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Heavy electrons: new ways to break old rules
By: Johnpierre Paglione

In 1853, well before the discovery of the electron by J. J. Thomson in 1897, two German physicists named Gustav Wiedemann and Rudolf Franz made the peculiar observation that the ratio of electrical to thermal conductivities is the same in several different metals. Although not as famous as the discovery of superconductivity in mercury by Kamerlingh Onnes over fifty years afterward in 1911, this experiment marked one of the first quantitative studies of the inner nature of metals and would turn out to play a pivotal role in guiding the development of the quantum theory of solids. Much effort went into explaining “the law of Wiedemann and Franz”, with the first successful (although fortuitousi) theoretical explanation given by Drude in 1900 in terms of a classical gas of electrons. The advent of quantum mechanics played a crucial role in advancing this interpretation, leading to corrections by Sommerfeld and Bloch in 1928 employing the concept of a Fermi gas of particles that obey quantum mechanical statistics.

  Wiedemann and Franz Aperatus
  Apparatus used by Wiedemann and Franz in 1853 to compare the electrical and thermal conductivities of several metals.

While the non-interacting quantum gas picture was quite successful, it was still not obvious how the interactions between ~1023 electrons confined within a small chunk of metal could be completely negligible. This remained a mystery for some time, but the last piece of the puzzle, called Fermi liquid theory, was provided by L. D. Landau in 1957. This theory presented a new way of thinking about the strong interactions present in a system, introducing the notion of “dressed” electrons, or so-called “quasiparticles,” that can be treated as non-interacting particles with the same quantum variables as bare electrons, but with the effects of their interactions buried within renormalized quantities such as their mass. This finally explained the law of Wiedemann and Franz as a simple consequence of having spin ½, charge ‘e’ fermionic particle excitations that transport a set ratio of heat and charge quantities given only by fundamental constants.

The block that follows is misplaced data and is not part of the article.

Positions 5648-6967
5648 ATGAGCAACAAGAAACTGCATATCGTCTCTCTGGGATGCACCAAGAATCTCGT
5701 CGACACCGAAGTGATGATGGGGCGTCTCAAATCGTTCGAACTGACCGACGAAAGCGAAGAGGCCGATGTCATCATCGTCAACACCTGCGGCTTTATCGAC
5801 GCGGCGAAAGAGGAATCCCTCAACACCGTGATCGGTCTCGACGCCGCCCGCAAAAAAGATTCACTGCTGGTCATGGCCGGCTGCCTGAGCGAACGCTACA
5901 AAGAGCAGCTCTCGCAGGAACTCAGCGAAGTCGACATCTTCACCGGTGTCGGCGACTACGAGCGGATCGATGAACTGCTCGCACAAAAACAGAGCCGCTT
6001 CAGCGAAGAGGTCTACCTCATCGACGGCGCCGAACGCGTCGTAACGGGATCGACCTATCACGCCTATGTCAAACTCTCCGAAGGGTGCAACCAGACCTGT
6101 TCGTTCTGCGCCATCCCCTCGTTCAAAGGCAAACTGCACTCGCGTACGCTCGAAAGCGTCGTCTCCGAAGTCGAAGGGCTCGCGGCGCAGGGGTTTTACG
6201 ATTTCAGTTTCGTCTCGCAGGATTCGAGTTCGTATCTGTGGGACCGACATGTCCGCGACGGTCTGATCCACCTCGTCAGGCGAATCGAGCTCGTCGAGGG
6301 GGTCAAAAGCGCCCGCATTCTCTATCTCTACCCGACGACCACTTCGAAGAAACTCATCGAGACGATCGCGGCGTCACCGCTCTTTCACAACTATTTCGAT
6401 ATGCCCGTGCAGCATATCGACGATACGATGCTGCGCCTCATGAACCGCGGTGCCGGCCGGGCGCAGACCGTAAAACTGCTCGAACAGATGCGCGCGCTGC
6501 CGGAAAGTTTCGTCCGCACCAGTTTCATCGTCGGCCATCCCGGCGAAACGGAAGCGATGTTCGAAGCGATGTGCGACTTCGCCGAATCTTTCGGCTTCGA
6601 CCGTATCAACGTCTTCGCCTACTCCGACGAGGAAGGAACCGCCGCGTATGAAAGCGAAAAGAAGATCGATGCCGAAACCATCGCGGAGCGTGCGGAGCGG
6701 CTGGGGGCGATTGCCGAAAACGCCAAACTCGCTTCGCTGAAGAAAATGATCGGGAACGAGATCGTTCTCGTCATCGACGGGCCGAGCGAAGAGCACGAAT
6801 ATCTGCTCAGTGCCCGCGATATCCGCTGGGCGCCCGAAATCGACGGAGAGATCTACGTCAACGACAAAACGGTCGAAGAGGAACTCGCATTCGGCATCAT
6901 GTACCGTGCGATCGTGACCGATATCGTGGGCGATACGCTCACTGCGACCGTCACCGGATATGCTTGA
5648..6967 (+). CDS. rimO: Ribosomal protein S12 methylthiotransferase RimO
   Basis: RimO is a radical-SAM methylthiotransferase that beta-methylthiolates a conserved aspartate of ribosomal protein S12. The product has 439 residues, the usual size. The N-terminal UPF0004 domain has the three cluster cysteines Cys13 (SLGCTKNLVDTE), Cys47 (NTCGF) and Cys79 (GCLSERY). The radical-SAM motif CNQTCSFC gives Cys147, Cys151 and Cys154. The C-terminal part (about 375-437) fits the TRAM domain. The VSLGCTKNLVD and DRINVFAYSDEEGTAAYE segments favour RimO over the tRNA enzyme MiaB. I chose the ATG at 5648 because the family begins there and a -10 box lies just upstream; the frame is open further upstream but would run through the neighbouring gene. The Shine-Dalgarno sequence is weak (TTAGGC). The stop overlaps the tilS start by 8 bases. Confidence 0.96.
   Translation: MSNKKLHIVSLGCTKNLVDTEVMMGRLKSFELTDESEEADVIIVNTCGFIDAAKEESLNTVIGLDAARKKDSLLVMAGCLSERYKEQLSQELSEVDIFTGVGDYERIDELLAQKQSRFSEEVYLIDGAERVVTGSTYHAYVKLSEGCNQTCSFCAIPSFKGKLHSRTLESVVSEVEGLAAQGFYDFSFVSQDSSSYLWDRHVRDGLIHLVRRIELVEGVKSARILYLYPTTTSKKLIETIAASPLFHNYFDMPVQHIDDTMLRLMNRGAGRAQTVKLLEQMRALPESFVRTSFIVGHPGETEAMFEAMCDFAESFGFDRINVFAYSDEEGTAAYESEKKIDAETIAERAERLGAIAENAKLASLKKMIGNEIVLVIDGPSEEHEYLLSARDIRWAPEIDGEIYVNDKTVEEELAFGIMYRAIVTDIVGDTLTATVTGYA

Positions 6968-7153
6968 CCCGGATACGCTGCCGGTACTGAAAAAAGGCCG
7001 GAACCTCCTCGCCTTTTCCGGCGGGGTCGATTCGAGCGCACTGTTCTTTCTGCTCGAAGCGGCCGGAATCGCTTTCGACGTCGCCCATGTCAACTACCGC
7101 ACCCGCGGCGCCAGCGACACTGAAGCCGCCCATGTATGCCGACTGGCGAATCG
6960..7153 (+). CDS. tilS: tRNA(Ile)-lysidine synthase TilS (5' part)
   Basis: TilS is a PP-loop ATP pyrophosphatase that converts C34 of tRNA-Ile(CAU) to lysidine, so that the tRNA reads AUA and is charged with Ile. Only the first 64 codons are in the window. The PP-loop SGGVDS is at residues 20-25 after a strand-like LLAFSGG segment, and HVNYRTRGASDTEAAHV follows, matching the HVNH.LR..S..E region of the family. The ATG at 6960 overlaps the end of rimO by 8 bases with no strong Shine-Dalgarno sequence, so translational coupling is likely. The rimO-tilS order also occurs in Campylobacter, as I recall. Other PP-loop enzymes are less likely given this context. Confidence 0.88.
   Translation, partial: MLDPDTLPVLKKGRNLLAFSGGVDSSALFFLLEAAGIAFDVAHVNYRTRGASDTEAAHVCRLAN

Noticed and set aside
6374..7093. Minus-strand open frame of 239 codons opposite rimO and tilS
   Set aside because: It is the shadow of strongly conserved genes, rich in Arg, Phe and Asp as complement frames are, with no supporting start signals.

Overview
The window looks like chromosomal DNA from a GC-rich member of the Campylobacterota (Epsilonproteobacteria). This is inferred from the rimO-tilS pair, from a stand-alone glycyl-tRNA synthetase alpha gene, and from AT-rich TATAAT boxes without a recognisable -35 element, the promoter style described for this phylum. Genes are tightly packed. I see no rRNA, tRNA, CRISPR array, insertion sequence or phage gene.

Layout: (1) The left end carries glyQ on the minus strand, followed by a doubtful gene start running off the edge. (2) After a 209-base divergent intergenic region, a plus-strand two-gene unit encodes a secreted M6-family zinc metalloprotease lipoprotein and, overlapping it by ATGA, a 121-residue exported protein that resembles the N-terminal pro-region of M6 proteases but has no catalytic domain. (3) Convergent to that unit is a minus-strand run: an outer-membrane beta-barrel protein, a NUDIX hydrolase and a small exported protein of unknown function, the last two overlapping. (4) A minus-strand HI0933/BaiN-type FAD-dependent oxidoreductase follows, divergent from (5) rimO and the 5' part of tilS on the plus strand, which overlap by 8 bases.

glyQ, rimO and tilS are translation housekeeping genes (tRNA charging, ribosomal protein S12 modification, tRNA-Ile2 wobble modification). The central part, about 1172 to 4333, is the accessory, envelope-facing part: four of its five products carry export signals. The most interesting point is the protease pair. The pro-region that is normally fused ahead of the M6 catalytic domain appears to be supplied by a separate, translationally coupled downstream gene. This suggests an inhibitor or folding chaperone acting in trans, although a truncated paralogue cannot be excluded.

In 1975, Fermi liquid theory was put to the test with the discovery of a new class of metals which pushed the quasiparticle idea to the extreme: CeAl3, the first reported “heavy-fermion” system, is one of several metals which harbor quasiparticles with effective masses approaching 1000 times that of the bare electron mass. And yet, these are well described by Landau’s theory; considering this means electrons in these materials are slowed down to the speed of sound, this is truly amazing!  However, the world is not so simple – many other materials exhibit strange metallic properties that do not fit Landau’s picture, and for lack of a better term are often branded as “non-Fermi liquids.” For example, some heavy-fermion systems on the verge of magnetism can be experimentally tuned by applying external pressures or strong magnetic fields to traverse through a zero-temperature phase transition between two stable ground states. Because it occurs at absolute zero temperature, the character of such a “quantum critical point” is dictated by quantum effects rather than the thermal fluctuations that dominate normal phase transitions. More important, the influence of these quantum fluctuations can disrupt the formation of long-lived quasiparticles down to the lowest measured temperatures, some 10,000 degrees below where that occurs (i.e. the Fermi energy) in normal metals, causing electronic masses to appear to diverge toward infinity.